As for the devil tugging on the pan, Molanus says he is the "lying accuser" who will seek to have the most severe penalties exacted for any wrongs we may have committed. In a related image type the lying accuser stands on the left claiming his prey in the scales while Christ or Mary on the right intercedes for the just (example).

In Dante's Inferno (IX, 76-105) Michael is a stern figure denouncing those newly arrived in Hell. But in the liturgy he is "the standard-bearer" who will guide the souls of the faithful departed "into the holy light, which thou didst promise of old to Abraham and his seed."4 In a painting of Paradise at California's Mission San Miguel, Michael stands in the center, pictured larger even than the Trinity, with seated saints to his left and right and faithful souls approaching from below and looking to him (Neuerburg, 3).

Many portraits of St. Michael, such as the second one at right, will include both the scales and the vanquished Satan, suggesting that Michael's is a victory for justice. Images of this type will picture Satan in human form, not as a dragon. Like the picture at the top of this page, this example goes further by making the vanquished Satan the same demon who pulls down on the pan.


A shrine to St. Michael on Mount Gargano, in southern Italy, has been a pilgrimage site since at least the 6th century. In the late 7th or early 8th century a book appeared that placed the history of the shrine in earlier times when the local area was Christian but others were not. In the book, St. Michael builds a church on the mountain and later fends off an invasion by pagans from Naples (Everett, 73-78). For more details and a fresco illustrating the story, follow this link.


In early images Michael and Gabriel hold sceptres and flank the throne of the Virgin dressed as Byzantine courtiers (see this example and Weitzmann, Icon, pages 45, 47, and 51).

Later images in the West are mostly narrative, but one pax In medieval times, a metal tablet with an image of Christ or a saint that was kissed by the celebrant and others during the Mass in the treasury of Zadar Cathedral has SS. Agatha and Michael flanking the Madonna and Child (Petricioli, 107). In western images Michael is identified by military dress and either or both of two attributes: a spear or sword referencing the fall of Satan, and scales for his role in the Last Judgment.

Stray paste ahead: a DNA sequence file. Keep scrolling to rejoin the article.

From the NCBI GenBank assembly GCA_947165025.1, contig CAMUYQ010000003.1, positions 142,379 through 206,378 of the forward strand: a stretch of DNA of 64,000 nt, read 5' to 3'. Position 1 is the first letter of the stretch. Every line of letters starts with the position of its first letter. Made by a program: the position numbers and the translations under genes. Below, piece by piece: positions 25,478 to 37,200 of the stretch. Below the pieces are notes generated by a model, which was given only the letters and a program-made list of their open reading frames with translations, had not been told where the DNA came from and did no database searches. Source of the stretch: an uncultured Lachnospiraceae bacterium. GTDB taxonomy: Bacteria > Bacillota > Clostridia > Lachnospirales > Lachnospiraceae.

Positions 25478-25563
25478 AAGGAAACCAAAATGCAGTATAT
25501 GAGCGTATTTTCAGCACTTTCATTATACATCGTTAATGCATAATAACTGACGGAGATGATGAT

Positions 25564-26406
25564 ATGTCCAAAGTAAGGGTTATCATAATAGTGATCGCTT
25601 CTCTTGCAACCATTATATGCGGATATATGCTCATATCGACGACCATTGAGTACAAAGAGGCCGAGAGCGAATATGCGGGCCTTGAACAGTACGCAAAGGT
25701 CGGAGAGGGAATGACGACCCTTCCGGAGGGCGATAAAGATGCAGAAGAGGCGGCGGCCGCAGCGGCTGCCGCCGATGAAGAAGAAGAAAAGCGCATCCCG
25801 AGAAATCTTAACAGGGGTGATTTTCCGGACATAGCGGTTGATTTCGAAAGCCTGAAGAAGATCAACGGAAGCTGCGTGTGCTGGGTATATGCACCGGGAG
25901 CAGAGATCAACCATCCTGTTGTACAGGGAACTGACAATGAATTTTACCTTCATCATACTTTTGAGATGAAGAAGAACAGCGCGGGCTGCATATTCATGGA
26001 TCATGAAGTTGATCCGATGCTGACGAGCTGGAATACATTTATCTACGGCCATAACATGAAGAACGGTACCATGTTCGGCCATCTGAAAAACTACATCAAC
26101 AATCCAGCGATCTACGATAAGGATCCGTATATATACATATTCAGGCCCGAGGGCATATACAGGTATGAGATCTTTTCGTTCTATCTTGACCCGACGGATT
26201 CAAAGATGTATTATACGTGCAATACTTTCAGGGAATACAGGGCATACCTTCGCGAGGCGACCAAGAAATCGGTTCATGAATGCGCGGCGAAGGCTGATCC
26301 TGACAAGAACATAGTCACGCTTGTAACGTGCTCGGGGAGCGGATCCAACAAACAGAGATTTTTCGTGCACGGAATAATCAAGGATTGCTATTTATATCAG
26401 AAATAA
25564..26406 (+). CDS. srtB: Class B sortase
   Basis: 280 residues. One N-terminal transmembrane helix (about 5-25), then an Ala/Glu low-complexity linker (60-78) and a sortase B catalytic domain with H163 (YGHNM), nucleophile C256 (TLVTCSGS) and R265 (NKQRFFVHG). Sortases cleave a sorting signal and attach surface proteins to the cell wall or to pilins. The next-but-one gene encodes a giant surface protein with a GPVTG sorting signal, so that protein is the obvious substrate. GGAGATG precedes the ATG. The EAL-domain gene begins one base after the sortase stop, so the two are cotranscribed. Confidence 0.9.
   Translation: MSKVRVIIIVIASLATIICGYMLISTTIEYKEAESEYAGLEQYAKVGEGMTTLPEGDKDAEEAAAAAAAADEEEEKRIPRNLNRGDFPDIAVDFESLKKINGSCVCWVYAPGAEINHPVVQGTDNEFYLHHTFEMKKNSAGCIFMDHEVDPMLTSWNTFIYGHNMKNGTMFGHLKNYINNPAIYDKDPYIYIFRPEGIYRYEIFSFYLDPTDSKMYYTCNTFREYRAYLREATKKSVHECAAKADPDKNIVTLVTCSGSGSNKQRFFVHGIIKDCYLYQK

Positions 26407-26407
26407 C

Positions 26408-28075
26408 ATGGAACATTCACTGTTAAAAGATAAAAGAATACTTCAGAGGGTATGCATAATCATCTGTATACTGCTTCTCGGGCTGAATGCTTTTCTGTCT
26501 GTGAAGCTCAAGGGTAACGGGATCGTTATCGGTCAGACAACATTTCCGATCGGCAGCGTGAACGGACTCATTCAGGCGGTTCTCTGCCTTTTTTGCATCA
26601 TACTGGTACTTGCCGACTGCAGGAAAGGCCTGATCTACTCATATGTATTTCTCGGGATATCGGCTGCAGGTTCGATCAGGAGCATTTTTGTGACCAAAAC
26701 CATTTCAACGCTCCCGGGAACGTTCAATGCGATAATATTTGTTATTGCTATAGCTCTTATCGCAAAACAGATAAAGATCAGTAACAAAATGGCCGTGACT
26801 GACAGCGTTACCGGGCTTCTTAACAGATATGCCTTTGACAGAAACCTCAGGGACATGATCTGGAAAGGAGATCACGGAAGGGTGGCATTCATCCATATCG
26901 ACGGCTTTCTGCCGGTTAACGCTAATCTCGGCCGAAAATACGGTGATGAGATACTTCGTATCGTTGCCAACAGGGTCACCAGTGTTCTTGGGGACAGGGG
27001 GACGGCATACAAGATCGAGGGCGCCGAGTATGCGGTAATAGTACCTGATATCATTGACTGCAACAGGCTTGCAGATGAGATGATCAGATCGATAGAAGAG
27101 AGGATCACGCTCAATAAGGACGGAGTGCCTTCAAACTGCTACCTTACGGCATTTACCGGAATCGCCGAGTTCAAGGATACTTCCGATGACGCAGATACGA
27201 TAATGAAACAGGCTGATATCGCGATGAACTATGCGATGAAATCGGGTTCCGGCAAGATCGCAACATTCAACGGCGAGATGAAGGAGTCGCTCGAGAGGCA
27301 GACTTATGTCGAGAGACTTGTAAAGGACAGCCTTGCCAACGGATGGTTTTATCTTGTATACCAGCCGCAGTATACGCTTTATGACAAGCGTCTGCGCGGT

St. Michael's victory over Satan is a powerful symbol in popular culture. On Brooklyn's Atlantic Avenue, one lawyer placed a statuette group featuring the saint's victory in his storefront window, as if suggesting how aggressively he would defend his clients. In Salamanca, Spain, we spotted a weathervane with the same subject. And in the 2009 film Brooklyn's Finest the spiritually troubled character played by Ethan Hawke has on his back a large tattoo with St. Michael vanquishing Satan and the first words of the "Prayer to St. Michael." In 2018 Pope Francis suggested that Catholic churches could respond to the scandals and divisions roiling the Church by saying that prayer after each Mass, and many American parishes have chosen to do so.5

Prepared in 2014 by Richard Stracke, Emeritus Professor of English, Augusta University.



The Weighing of Souls: Hispano-Flemish painter, early 16th century (see the description page)


A statue in the cathedral in Barcelona – See the description page

Detail from Signorella's Assumption of the Virgin – See the description page

St. Michael drives Satan and his angels out of Heaven in this dramatic cross-vault fresco in Venice. See the description page.


  • Late Gothic: A statue in Galicia combining the scales with the victory over Satan.
  • Late Gothic: An unusual fresco of the Psychostasy featuring the intercession of the Madonna and Child.